Problem Management
Table of Contents
  Problem Management is responsible for the ongoing integrity of the IT environment within the dictates of sound financial management. This requires decisions on whether it is acceptable to allow infrastructure faults and error to continue or to seek their removal from the environment. This integrity includes the ability to remove faults expeditiously and to prevent their appearance and overall impact if it is deemed expedient to permit them to remain in the infrastructure. Problem Management is responsible for the integrity of knowledge bases outlining the state of the infrastructure and methods for treating known problems and errors.

Process Requires Re-writing for conformance with ITIL Version 3.

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Introduction to Problem Management

Problem Management is a process within the Service Operation module of the ITIL Service Lifecycle.

Click to whole Service livecycle

Problem Management differs from Incident Management in that its main goal is the detection of the underlying causes of an Incident and their subsequent resolution and prevention. In many situations this goal can be in direct conflict with the goals of Incident Management where the aim is to restore the service to the Customer as quickly as possible, often through a temporaryWork-around, rather than the implementation of a more permanent resolution -- which may prevent future Incidents from occurring. The speed of service restoral is of paramount consideration in managing incidents, whereas, an investigation of the underlying Problem can require addtional time which will delay the restoration of service (causing downtime but preventing recurrence).

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Problem Management

Objectives Coverage Policies Scaling Concepts Roles Measuring Processes Appendix

Objectives

The goal of Problem Management is to minimize the adverse impact of Incidents and Problems on the business that are caused by known errors within the IT Infrastructure, and to prevent recurrence of Incidents related to these known errors. In order to achieve this goal, Problem Management seeks to get to the key factors responsible for Incidents and then initiate actions to improve or correct the situation.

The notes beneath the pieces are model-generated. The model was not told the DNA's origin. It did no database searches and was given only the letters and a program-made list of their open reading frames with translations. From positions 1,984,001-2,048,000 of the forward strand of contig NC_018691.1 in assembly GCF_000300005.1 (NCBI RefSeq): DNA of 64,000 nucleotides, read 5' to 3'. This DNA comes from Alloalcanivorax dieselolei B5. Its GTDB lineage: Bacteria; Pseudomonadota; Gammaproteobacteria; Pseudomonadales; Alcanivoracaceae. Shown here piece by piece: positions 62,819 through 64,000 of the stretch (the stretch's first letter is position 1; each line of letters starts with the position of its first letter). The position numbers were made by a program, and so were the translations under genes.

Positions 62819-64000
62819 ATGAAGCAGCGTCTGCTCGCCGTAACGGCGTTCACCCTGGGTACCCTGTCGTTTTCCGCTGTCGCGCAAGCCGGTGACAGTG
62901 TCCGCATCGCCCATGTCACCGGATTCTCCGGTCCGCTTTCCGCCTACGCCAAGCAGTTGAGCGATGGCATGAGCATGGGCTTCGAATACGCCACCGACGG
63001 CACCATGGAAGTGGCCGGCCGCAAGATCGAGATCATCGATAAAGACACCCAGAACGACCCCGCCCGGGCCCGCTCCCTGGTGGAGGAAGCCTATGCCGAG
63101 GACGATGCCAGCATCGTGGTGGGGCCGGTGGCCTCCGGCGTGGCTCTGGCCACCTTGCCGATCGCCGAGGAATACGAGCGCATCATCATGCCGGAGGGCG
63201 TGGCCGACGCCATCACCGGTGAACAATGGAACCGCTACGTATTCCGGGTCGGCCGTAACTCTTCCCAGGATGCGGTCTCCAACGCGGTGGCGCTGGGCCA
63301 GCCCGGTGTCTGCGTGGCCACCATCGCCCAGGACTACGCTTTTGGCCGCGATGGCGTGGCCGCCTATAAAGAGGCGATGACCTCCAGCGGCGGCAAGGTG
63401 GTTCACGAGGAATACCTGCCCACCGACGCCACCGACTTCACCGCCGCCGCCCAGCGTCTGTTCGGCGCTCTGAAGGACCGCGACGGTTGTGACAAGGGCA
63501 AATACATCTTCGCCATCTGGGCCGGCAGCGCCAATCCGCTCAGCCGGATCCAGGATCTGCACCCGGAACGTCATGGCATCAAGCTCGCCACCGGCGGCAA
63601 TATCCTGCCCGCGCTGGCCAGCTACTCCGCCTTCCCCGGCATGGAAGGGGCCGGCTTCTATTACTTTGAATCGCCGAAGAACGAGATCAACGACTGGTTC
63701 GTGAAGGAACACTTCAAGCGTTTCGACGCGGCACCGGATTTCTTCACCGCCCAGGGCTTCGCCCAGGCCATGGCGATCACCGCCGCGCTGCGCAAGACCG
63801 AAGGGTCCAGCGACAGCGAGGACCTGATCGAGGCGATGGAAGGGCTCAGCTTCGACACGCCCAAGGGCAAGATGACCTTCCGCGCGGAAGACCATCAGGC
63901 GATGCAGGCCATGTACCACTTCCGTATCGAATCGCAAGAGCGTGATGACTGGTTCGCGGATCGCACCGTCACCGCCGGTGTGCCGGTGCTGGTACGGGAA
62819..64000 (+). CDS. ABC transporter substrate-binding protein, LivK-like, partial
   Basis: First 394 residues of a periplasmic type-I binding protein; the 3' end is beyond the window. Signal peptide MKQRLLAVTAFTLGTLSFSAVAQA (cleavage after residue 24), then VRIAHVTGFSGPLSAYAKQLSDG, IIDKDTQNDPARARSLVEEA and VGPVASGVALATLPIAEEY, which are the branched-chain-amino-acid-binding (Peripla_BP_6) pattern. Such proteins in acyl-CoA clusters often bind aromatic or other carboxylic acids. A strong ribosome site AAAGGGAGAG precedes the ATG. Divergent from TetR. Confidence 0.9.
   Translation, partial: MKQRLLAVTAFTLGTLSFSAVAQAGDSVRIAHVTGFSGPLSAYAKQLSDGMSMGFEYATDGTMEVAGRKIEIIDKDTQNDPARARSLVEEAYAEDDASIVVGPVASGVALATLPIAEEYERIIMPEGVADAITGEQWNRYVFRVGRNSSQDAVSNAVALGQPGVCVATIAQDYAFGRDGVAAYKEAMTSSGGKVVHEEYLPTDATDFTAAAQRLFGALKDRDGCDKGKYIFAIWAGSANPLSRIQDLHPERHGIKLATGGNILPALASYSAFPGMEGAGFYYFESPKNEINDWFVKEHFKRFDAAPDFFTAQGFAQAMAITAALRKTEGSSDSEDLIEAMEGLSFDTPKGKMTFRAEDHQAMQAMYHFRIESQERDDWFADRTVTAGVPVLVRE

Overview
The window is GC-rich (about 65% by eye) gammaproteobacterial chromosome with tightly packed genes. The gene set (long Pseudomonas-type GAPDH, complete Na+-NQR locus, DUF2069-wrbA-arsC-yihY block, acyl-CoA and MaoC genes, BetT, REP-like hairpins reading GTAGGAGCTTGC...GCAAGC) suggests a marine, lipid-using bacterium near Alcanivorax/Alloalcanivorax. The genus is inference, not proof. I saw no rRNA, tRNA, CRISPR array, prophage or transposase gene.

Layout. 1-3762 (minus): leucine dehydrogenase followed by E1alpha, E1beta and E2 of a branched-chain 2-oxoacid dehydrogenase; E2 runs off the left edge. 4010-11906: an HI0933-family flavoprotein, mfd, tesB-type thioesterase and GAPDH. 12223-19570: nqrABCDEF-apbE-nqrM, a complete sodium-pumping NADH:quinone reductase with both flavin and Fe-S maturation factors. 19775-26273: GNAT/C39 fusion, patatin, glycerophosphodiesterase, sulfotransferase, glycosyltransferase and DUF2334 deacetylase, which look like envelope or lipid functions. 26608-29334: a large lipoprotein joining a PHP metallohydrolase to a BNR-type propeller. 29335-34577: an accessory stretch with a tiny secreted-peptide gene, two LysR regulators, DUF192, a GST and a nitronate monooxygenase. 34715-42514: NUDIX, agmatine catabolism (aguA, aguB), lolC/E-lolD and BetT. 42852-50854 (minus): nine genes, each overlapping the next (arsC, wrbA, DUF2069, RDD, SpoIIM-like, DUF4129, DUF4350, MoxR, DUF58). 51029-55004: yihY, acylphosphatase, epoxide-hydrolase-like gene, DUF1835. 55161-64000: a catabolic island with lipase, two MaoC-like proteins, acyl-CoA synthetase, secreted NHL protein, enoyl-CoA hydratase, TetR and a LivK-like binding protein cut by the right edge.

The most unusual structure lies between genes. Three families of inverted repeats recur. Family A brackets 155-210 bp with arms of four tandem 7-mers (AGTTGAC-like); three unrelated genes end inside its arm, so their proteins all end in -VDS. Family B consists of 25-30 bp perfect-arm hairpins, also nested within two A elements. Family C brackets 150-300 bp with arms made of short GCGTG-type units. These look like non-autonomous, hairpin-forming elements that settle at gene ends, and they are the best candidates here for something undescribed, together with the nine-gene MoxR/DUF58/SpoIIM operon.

Problem Management can improve the quality of service by significantly reducing the number of incidents and reducing the workload on the IT Support organization. Some of the advantages include:

Critical Success Factors

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Process Coverage

Problem Management deals with the identification, management, and resolution of problems that affect service quality and efficiency. Problem Management begins with the identification of a trend of closed incidents with some commonality or a realization that incidents may be symptoms of a deeper problem in the enterprise systems environment. It includes the tasks and steps required to research the problem and to define a solution.

Scope

Problem Management should ensure these sources are integrated into an organizational approach to Knowledge Management which highlights and builds upon resolution efforts specific to the organization's mixture of technologies and approaches. Problem Management is responsible for maintaining a Knowledge Base outlining Known Errors and problems in the infrastructure and workarounds which can be invoked quickly when they are encountered. This list is augmented with the introduction of defects from Release Management and the base is modified to indicate the removal of faults once a solution is introduced through Change Management into the environment.

In Scope

Usually Excluded

Discretionary

Relationship to Other Processes

There is a close Interface between the Problem Management Process and the Incident and Change Management processes. Incident Tickets may reference Problems and Known errors as being inter-related.

Incident Management